Monday, January 12, 2009

To Blindly Go ... ?!

So many years ago I stressed so often to a young Marc Arnold that any opening move is only as good as the strength and potential of the idea(s) behind it. Unfortunately many average players follow 'known' memorized theory as blindly as do computers, only to be dropped into a rich pool of complexity and forced to swim, suddenly, for themselves. Many players have been guilty of sleepwalking through the opening but the strongest player ever to fall into such a naive hole was no less than the greatest player in the history of the game, Gary Kasparov! But he went with his eyes apparently wide open.

Years ago in 1997, Kasparov attempted to capitalize on this 'known' computer weakness (following opening theory blindly, then waking up in a strange position) against Deep Blue, only to be tossed on his ear by a grandmaster team of assistants to the programmers led by GM Joel Benjamin. Kasparov's opening preparation was apparently based on the statistics of many lesser computers sacrificing a piece in a known variation of the caro-kann, then being unable to stitch together the necessary attacking compensation for the piece. Deep Blue did not drop the ball in the sixth and final game of the match, but ran with it and sent Kasparov crying...

Former World-Champion Mikhail Tal once spent the afternoon taking a bath while perusing the latest Russian issue of 'Chess Bulletin' ... at one point coming across an amazing sacrifice of a knight on e6 in a popular sicilian variation. The sacrifice appeared promising in all aspects and ... lost in thought and contemplation, a knock on the door reminded Tal that it was time for that day's round. His game that evening took the form of the same sicilian variation and Tal couldn't believe his good fortune. Following a bit of a dramatic pause, Tal sacrificed his knight on e6 confidently. His opponent sank deep into thought, occasionally glancing up at Tal in disbelief. Eventually, Tal's opponent shrugged his shoulders, accepted the knight and threaded his way through the complications to win the game.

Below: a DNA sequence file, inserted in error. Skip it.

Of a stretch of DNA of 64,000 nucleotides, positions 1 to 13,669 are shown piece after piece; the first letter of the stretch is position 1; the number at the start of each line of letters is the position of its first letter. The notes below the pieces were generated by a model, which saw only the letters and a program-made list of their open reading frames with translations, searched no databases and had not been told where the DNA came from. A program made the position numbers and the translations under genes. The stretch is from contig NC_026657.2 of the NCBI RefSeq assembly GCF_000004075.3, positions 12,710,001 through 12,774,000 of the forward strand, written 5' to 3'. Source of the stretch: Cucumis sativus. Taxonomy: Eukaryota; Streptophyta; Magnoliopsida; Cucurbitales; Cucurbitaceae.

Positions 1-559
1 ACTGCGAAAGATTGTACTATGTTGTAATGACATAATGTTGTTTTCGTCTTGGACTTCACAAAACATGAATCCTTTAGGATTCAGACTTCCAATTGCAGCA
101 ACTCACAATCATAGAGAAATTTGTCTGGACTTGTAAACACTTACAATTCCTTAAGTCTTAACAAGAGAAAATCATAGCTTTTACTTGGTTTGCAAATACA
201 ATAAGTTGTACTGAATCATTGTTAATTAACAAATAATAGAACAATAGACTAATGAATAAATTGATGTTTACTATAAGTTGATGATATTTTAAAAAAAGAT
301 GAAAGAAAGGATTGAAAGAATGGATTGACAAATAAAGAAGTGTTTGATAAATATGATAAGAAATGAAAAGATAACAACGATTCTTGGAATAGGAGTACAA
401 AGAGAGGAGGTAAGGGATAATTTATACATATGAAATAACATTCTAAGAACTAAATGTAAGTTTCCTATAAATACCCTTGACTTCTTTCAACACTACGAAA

Once concluded, the grandmaster asked of Tal, "Haven't you seen the refutation of this move in the latest issue of 'Chess Bulletin'?" Tal, upon returning to his room, turned the page of that issue to find his knight sacrifice disected and difused just as he'd experienced it.

Every day we follow advice of one sort or another without true understanding. Certainly there is something to be said for having faith or trust in the judgement of others. After all, we stand on the shoulders of giants in many popular variations, but at the same time these are not the only paths worth traveling.

Study widely, keep your eyes and mind open and be constantly on the alert for an overlooked or underestimated idea that you can call your own.

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